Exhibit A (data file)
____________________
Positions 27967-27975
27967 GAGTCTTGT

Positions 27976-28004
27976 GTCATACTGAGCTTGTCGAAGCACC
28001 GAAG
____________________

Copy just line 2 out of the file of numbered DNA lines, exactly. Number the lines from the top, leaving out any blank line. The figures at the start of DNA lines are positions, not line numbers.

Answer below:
27967 GAGTCTTGT